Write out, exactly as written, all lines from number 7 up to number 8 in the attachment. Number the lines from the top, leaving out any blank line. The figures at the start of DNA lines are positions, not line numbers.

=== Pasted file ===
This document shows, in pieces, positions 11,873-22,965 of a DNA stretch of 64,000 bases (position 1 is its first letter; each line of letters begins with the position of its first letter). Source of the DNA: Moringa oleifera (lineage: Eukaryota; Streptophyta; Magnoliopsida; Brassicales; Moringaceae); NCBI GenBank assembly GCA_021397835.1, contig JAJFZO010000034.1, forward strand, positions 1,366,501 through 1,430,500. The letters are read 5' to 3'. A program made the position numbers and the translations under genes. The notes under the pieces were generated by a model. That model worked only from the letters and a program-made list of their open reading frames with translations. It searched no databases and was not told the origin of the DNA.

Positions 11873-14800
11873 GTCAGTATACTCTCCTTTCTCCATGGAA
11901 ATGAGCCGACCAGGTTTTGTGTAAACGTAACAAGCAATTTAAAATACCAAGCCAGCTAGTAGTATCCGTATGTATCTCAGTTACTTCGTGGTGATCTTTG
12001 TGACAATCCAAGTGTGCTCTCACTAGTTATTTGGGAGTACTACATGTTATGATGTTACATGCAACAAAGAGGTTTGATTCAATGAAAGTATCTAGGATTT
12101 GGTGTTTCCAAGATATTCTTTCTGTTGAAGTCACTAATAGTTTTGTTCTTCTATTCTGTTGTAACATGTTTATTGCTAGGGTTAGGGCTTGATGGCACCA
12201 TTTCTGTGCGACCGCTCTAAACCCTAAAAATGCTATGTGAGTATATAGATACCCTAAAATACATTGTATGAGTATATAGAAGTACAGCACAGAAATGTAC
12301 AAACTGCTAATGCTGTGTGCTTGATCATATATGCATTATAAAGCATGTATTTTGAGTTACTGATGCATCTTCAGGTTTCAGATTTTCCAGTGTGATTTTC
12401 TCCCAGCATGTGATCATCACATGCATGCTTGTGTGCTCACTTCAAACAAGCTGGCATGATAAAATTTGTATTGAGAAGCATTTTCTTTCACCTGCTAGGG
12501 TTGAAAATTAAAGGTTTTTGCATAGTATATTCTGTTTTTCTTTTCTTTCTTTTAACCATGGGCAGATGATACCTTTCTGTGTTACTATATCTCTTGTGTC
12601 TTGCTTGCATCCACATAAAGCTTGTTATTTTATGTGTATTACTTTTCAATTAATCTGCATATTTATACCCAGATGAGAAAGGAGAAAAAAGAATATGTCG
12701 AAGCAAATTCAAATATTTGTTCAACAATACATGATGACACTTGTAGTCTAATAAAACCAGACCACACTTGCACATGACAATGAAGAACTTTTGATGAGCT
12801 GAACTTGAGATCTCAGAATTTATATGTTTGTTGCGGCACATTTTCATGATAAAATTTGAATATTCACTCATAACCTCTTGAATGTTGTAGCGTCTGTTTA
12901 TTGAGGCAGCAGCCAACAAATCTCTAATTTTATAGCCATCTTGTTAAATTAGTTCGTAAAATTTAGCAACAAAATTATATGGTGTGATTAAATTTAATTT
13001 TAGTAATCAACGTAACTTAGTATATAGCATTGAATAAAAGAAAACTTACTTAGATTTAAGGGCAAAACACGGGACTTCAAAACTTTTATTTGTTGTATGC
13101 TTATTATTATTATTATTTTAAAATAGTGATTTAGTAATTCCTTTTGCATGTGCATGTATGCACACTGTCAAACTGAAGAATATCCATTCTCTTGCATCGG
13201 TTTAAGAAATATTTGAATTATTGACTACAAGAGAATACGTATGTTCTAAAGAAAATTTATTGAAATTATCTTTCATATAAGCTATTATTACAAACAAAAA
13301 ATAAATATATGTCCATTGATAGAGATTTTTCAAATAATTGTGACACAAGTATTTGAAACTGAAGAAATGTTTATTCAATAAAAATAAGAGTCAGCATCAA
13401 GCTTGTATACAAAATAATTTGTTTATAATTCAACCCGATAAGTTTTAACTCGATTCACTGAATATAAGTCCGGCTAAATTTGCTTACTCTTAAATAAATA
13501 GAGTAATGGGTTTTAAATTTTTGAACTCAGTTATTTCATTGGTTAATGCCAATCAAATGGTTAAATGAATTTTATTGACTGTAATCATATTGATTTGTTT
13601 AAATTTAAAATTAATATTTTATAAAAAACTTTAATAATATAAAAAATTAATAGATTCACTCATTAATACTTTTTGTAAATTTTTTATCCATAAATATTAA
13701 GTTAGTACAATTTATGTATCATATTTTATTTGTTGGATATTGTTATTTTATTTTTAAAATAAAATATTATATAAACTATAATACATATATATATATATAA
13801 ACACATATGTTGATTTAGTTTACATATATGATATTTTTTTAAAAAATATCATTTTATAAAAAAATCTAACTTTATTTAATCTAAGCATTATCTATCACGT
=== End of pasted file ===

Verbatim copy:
12201 TTTCTGTGCGACCGCTCTAAACCCTAAAAATGCTATGTGAGTATATAGATACCCTAAAATACATTGTATGAGTATATAGAAGTACAGCACAGAAATGTAC
12301 AAACTGCTAATGCTGTGTGCTTGATCATATATGCATTATAAAGCATGTATTTTGAGTTACTGATGCATCTTCAGGTTTCAGATTTTCCAGTGTGATTTTC